A Dictionary of the English Language: In which the Words are Deduced from Their Originals, and Illustrated in Their Different Significations, by Examples from the Best Writers, to which are Prefixed a History of the Language, and an English Grammar
Longman, Hurst, Rees, and Orme, 1805
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Ali'v E. adj. [from a and live.] 1, In the state of life ; not dead. Nor well alive, nor
wholly dead they were, But some faint signs of feeble life appear. Dryd. Not
youthful kings in battle seiz'd alive, Not scornful lovers who their charms survive.
AMPHIBIOUS. adj. [*** and £32.] 1. That partakes of two natures, so as to live in
two elements; as in air and water. A creature of amphibious nature, On land a
beast, a fish in water. Hudibrar. Those are called amphibious, which live freely in
All the Tartarians, and the people about the Caspian Sea, which are naturally
Scythians, live in hordes; being the very same that the lish toolies are, driving
their cattle with them, and feeding only on their milk and white meats. Spenter.
To live. Let him breathe, between the heav'ns and earth, A private man in Athens.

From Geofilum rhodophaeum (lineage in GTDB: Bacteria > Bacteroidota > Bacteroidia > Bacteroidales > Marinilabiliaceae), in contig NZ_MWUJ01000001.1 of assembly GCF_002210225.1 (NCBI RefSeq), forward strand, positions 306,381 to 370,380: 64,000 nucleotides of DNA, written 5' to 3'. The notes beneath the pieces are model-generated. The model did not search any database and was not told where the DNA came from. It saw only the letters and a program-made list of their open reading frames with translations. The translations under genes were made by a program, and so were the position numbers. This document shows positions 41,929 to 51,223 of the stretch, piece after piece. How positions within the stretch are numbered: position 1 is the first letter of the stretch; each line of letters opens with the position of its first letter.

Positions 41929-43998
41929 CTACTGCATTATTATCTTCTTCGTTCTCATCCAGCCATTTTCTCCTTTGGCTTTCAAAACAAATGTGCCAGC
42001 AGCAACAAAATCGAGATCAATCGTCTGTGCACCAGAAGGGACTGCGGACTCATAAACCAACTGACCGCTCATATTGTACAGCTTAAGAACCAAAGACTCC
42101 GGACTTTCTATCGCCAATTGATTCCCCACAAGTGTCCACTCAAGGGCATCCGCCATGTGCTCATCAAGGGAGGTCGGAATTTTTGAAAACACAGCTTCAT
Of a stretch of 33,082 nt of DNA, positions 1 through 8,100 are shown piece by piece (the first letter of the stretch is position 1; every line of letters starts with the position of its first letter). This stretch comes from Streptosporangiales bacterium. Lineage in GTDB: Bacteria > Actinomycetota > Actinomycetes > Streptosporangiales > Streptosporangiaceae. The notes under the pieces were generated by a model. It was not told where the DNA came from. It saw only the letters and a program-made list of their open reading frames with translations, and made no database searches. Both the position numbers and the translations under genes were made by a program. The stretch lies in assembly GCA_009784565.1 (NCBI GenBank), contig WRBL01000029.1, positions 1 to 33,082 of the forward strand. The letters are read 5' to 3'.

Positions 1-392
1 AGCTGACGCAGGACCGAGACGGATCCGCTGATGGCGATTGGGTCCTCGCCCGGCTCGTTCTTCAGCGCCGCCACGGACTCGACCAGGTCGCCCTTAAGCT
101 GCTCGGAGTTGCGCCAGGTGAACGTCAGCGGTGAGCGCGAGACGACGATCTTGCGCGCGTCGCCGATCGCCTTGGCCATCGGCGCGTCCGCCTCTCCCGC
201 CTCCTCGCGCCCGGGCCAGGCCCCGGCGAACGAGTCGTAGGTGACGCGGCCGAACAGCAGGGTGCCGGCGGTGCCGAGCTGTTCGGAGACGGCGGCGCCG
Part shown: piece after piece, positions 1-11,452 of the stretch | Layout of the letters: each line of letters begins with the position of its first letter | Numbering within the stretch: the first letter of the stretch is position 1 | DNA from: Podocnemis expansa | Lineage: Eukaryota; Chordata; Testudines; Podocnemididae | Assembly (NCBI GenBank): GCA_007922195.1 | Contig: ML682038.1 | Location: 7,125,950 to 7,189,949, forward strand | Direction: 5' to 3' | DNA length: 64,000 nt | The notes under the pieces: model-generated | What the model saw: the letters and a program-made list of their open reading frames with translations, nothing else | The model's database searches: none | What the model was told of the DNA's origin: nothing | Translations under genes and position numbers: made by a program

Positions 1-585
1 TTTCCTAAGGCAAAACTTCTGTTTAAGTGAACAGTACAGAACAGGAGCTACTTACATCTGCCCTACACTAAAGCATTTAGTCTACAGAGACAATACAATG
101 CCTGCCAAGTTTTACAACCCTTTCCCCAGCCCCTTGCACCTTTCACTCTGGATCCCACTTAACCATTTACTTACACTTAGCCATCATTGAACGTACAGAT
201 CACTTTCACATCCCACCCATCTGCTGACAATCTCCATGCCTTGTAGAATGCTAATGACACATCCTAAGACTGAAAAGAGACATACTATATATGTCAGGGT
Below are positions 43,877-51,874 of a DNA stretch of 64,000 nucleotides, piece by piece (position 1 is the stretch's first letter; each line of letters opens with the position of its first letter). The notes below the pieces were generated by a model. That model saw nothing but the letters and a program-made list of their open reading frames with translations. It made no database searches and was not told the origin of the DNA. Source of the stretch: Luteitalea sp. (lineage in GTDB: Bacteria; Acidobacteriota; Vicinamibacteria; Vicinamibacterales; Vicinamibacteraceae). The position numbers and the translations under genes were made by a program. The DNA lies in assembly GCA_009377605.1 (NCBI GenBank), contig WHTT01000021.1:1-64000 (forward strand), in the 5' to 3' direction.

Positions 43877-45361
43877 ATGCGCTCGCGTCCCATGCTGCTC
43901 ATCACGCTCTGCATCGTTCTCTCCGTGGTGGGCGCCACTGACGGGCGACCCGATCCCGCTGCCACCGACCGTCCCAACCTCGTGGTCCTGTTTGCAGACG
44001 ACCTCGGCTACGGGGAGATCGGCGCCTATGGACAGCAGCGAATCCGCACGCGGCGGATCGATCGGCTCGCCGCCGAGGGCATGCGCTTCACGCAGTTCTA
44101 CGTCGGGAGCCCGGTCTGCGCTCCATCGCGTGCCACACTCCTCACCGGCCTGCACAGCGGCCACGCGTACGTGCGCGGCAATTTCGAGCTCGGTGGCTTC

Shakspeare. 3. To take breath ; to rest. He presently followed the victory so hot
upon the Scots, that he suffered them not to breatie, or gather themselves ...
Haste thee, nymph, and bring with thee Jest and youthful jollity, §. and cranks,
and wanton wiles, s and becks, and wreathed smiles, Such as hang on Hebe's
cheek And love to live in dimple sleek. Milton. CRANK. adj. [from onkranck, Dut.
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Republished as a facsimile for the 1985 bicentenary of Samuel Johnson's birth. This is a copy of the first great dictionary of the English language, 1755. The genius comes alive in pithy, turbulent ... Leer comentario completo